Outcomes of drugs and alcohol stressed at standdown
March 6, 2009
SCHOFIELD BARRACKS, Hawaii - It was a casual sunny Saturday afternoon in 2006 when a commissioned officer visited his neighbor for a beer and barbecue outing.
Little did the Soldier know, the outcome of that day would forever change his life.
The officer stood in front of a small group of Soldiers from Tripler Army Medical Center, (TAMC) here, Feb. 28, and shared his story during the Schofield Barracks Health Clinic safety standdown.
"My military career was ruined by my actions," said the officer, "but hopefully I can save one of you by sharing this story."
The officer explained that after the neighborly gathering, he was talked into traveling south to Waikiki for the evening, against his better judgment.
As the night ended, the officer searched for a cab, with no luck. He quickly moved to Plan B, slowing pulling the keys out of his pocket.
"I had a feeling something was going to go wrong," said the officer, "but in my mind, I was okay."
On the drive back to Schofield Barracks, he was pulled over for an unlit taillight.
The police officer questioned him about his whereabouts that evening and asked to perform a breathalyzer test.
"I said sure. I thought I had nothing to hide," said the Soldier. "But when I blew into it, 13 years of my military career went down the drain."
Soldiers listened to the officer as he explained the details and outcome of the driving under the influence (DUI) ticket he received that night. They asked questions and gained information on the repercussions of such actions.
The group then moved to the next briefing, and a new group of Soldiers stepped in to listen to the story.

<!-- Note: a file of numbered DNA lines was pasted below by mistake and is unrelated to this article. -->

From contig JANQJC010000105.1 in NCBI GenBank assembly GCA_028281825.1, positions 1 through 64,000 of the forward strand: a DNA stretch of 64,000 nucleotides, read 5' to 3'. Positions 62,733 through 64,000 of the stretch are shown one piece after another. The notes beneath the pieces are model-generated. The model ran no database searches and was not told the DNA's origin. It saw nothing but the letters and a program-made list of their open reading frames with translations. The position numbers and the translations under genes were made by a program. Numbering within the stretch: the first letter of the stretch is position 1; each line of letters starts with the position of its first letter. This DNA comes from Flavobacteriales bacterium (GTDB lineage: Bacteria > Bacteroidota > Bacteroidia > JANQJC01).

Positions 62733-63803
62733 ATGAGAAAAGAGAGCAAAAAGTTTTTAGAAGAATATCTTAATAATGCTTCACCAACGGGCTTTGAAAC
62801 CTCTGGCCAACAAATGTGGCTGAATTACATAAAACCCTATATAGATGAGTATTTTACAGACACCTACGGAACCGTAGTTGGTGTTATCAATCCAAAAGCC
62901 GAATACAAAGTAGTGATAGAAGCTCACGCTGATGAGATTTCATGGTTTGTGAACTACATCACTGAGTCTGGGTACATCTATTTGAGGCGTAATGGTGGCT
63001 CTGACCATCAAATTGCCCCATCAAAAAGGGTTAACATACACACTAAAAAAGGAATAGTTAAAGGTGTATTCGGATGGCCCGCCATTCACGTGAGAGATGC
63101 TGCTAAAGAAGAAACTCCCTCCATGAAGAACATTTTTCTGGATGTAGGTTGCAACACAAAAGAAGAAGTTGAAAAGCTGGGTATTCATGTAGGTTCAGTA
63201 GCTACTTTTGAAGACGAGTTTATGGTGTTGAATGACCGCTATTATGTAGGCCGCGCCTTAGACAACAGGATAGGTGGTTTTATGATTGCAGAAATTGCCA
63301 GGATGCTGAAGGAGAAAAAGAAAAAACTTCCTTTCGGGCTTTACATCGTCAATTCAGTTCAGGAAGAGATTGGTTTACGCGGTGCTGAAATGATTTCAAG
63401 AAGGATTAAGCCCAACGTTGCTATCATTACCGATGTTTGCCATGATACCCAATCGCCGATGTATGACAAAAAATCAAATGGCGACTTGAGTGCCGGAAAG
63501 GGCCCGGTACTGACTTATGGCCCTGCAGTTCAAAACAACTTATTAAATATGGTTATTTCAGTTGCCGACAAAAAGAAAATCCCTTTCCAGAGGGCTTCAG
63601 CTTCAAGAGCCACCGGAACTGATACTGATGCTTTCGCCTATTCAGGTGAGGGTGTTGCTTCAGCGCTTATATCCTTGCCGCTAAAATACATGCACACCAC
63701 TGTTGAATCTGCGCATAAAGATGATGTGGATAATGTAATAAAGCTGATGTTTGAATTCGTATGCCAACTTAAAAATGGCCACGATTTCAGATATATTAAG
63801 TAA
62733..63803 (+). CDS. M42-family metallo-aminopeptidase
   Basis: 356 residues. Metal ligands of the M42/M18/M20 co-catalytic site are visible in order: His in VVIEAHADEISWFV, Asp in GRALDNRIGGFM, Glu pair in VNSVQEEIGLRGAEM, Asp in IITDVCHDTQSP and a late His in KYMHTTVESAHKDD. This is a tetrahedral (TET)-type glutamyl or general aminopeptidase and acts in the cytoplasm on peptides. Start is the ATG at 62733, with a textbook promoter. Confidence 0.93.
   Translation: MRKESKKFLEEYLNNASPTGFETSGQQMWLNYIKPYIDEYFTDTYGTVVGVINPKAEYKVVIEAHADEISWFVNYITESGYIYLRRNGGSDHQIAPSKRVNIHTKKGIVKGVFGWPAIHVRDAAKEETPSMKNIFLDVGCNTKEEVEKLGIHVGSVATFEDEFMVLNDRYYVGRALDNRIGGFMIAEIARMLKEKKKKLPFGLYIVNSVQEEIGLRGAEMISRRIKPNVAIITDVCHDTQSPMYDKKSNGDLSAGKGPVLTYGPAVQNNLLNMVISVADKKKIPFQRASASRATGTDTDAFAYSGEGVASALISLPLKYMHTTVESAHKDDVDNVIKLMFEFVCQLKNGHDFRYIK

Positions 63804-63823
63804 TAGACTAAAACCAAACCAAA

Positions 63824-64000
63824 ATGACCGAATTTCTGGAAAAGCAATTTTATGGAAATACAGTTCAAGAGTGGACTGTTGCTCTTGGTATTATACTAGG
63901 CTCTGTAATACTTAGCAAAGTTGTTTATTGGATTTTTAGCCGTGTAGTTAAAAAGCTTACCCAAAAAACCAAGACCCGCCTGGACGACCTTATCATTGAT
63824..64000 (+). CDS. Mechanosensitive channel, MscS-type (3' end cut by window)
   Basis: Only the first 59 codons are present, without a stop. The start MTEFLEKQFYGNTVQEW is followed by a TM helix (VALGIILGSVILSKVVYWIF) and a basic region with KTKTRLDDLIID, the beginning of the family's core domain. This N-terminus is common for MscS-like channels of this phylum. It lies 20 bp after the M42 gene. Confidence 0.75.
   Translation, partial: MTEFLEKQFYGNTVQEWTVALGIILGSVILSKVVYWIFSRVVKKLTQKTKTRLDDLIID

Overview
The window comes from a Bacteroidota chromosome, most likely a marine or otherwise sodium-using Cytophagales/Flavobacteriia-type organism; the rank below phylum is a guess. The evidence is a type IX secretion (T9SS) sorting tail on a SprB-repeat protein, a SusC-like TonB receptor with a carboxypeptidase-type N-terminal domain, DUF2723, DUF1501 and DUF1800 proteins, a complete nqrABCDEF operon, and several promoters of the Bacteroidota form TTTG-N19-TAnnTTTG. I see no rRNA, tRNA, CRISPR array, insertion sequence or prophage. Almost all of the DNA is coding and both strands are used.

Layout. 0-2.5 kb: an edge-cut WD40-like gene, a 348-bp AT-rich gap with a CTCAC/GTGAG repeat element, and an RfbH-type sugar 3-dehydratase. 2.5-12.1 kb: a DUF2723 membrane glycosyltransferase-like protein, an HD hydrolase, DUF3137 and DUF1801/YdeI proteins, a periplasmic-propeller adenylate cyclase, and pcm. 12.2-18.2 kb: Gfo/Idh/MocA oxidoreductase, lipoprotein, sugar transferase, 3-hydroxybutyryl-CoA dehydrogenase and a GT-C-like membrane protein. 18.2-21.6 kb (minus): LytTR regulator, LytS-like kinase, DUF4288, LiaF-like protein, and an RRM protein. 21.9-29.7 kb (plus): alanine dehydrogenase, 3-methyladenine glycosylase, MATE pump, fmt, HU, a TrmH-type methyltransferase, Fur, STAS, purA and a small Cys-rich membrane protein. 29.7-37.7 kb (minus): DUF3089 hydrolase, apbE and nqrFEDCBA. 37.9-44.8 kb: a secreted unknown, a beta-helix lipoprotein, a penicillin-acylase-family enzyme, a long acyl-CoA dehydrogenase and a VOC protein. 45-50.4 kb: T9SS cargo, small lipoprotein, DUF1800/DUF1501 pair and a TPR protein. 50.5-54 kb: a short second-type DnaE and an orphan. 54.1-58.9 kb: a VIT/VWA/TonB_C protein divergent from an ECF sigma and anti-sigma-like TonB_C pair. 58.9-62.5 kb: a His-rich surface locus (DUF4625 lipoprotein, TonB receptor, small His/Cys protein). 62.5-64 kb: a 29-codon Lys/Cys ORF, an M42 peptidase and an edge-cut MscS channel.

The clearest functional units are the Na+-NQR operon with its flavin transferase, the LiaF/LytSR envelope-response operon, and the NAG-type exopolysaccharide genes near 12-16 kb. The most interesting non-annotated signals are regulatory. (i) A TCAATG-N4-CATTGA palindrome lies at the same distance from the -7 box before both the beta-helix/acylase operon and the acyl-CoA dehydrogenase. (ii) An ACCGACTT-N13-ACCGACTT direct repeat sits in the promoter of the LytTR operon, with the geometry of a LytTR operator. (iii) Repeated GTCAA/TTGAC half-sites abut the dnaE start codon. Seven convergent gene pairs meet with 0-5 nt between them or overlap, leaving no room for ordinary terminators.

A few yards away, Karen Powell, prevention education instructor for the local Army Substance Abuse Program (ASAP), spoke of statistics on drug and alcohol abuse. She said 54 Army Hawaii Soldiers were ticketed with DUIs in the month of January.
Additionally, Powell stated more than 4,300 tickets for DUIs were issued islandwide in 2008.
"If that doesn't scare you, it should," she said.
Powell provided information for organizations and to assist Soldiers and family members overcome a drug or alcohol problem.
A representative from the Family Advocacy Program (FAP) discussed family concerns regarding drug and alcohol abuse, and a Judge Advocate General (JAG) representative discussed the ramifications of drinking and driving.
At one point, the briefings were interrupted by the sound of a siren. Two military police officers pulled over a truck in the adjacent parking lot.
In the driver's seat of the truck sat "Soldier at Risk" Sgt. Troy Wollan, TAMC, who agreed to participate in the demonstration by consuming alcoholic beverages throughout the morning.
Wollan consumed in a controlled environment, and he did not operate the vehicle, although the investigation continued as if he were the driver.
Sgt. Melody Peace, 558th Military Police (MP) Company, and Pfc. Rene Cordero, 39th MP Detachment, showcased the steps taken to determine if a driver is DUI, by conducting the Standardized Field Sobriety Test on the Soldier.
Testing includes the horizontal gaze nystagmus test (eye test), the walk-and-turn test, the one-leg stand, and a Breathalyzer test. Each procedure was explained to the Soldiers.
The testing concluded Wollan was intoxicated and legally unfit to operate a vehicle.
"This is not fun," mumbled Wollan as he sat in handcuffs.
The round-robin standdown event armed Soldiers with needed information to live safely and make healthy decisions.
"We aim to provide information and provide new innovative ways to change Soldiers' behaviors," said Command Sgt. Major David Vrleeland, TAMC. "We want to reward good behavior and mitigate bad behavior."
The safety standdown was mandatory for all TAMC Soldiers in C Co.